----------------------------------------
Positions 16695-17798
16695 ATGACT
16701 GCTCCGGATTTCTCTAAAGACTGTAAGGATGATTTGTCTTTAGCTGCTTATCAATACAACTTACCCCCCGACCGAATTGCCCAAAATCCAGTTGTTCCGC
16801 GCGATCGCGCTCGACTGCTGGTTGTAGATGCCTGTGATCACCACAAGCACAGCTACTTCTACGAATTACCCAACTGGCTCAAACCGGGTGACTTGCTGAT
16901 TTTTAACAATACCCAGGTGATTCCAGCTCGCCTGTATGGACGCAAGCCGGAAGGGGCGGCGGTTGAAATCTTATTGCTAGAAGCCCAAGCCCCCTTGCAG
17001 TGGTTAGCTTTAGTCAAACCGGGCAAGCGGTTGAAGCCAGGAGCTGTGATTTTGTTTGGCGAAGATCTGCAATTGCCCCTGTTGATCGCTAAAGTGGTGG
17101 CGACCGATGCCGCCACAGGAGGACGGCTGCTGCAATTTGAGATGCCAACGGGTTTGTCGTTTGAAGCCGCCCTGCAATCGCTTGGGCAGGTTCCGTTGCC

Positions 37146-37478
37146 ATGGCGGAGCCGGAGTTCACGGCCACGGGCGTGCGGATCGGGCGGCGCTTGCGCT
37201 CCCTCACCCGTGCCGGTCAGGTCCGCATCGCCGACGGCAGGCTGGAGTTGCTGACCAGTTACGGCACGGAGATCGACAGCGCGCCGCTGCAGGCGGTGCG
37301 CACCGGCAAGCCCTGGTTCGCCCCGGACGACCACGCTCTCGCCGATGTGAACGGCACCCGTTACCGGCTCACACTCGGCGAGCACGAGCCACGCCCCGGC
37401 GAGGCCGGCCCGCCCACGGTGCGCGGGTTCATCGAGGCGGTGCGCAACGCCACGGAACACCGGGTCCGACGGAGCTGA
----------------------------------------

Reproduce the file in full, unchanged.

Positions 16695-17798
16695 ATGACT
16701 GCTCCGGATTTCTCTAAAGACTGTAAGGATGATTTGTCTTTAGCTGCTTATCAATACAACTTACCCCCCGACCGAATTGCCCAAAATCCAGTTGTTCCGC
16801 GCGATCGCGCTCGACTGCTGGTTGTAGATGCCTGTGATCACCACAAGCACAGCTACTTCTACGAATTACCCAACTGGCTCAAACCGGGTGACTTGCTGAT
16901 TTTTAACAATACCCAGGTGATTCCAGCTCGCCTGTATGGACGCAAGCCGGAAGGGGCGGCGGTTGAAATCTTATTGCTAGAAGCCCAAGCCCCCTTGCAG
17001 TGGTTAGCTTTAGTCAAACCGGGCAAGCGGTTGAAGCCAGGAGCTGTGATTTTGTTTGGCGAAGATCTGCAATTGCCCCTGTTGATCGCTAAAGTGGTGG
17101 CGACCGATGCCGCCACAGGAGGACGGCTGCTGCAATTTGAGATGCCAACGGGTTTGTCGTTTGAAGCCGCCCTGCAATCGCTTGGGCAGGTTCCGTTGCC

Positions 37146-37478
37146 ATGGCGGAGCCGGAGTTCACGGCCACGGGCGTGCGGATCGGGCGGCGCTTGCGCT
37201 CCCTCACCCGTGCCGGTCAGGTCCGCATCGCCGACGGCAGGCTGGAGTTGCTGACCAGTTACGGCACGGAGATCGACAGCGCGCCGCTGCAGGCGGTGCG
37301 CACCGGCAAGCCCTGGTTCGCCCCGGACGACCACGCTCTCGCCGATGTGAACGGCACCCGTTACCGGCTCACACTCGGCGAGCACGAGCCACGCCCCGGC
37401 GAGGCCGGCCCGCCCACGGTGCGCGGGTTCATCGAGGCGGTGCGCAACGCCACGGAACACCGGGTCCGACGGAGCTGA